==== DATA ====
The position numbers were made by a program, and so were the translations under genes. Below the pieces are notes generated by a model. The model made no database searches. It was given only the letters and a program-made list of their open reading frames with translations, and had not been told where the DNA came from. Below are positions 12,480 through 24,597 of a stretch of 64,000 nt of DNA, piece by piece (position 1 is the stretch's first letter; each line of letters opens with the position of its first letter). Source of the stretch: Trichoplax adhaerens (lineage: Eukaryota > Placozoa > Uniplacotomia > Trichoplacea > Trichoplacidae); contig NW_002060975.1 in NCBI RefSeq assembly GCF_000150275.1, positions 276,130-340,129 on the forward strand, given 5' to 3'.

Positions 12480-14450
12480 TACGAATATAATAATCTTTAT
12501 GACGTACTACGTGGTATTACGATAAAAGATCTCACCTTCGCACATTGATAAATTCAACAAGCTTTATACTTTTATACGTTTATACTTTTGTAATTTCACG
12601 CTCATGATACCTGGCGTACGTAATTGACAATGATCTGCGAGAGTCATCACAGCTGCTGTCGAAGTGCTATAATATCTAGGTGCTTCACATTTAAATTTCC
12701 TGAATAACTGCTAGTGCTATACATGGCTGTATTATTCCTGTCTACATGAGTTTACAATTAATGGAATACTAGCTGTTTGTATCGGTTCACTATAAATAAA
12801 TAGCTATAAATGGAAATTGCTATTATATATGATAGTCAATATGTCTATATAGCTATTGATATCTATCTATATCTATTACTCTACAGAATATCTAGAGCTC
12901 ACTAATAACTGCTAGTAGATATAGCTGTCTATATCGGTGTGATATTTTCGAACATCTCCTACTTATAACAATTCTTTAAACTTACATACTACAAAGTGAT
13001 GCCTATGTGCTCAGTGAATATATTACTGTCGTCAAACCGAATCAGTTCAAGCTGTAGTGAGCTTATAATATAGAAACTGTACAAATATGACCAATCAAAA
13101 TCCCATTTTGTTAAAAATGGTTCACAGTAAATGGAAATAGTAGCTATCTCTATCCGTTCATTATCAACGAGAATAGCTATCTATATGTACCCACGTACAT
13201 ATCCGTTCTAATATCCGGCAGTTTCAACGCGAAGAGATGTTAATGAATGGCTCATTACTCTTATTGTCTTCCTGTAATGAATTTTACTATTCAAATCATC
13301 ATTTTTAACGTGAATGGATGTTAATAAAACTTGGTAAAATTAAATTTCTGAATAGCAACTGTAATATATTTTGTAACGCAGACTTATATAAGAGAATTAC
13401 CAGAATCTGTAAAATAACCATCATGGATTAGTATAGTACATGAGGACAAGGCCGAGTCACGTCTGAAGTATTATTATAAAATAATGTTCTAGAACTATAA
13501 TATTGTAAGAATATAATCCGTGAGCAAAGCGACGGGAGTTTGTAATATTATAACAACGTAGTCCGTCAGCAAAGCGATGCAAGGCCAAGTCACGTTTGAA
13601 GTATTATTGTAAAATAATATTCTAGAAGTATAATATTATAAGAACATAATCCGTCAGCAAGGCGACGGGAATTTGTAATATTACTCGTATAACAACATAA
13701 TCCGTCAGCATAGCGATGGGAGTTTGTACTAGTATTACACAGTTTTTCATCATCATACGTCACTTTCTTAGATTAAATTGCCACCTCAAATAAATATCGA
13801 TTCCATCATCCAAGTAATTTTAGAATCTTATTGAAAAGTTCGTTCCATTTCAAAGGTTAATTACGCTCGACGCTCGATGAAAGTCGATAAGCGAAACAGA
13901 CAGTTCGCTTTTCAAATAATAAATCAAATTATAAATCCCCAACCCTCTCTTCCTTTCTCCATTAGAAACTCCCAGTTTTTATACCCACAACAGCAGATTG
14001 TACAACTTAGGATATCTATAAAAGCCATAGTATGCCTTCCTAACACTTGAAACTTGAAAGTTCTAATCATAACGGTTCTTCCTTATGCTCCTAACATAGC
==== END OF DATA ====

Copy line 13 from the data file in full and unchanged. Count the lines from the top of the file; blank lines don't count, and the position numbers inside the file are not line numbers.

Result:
13401 CAGAATCTGTAAAATAACCATCATGGATTAGTATAGTACATGAGGACAAGGCCGAGTCACGTCTGAAGTATTATTATAAAATAATGTTCTAGAACTATAA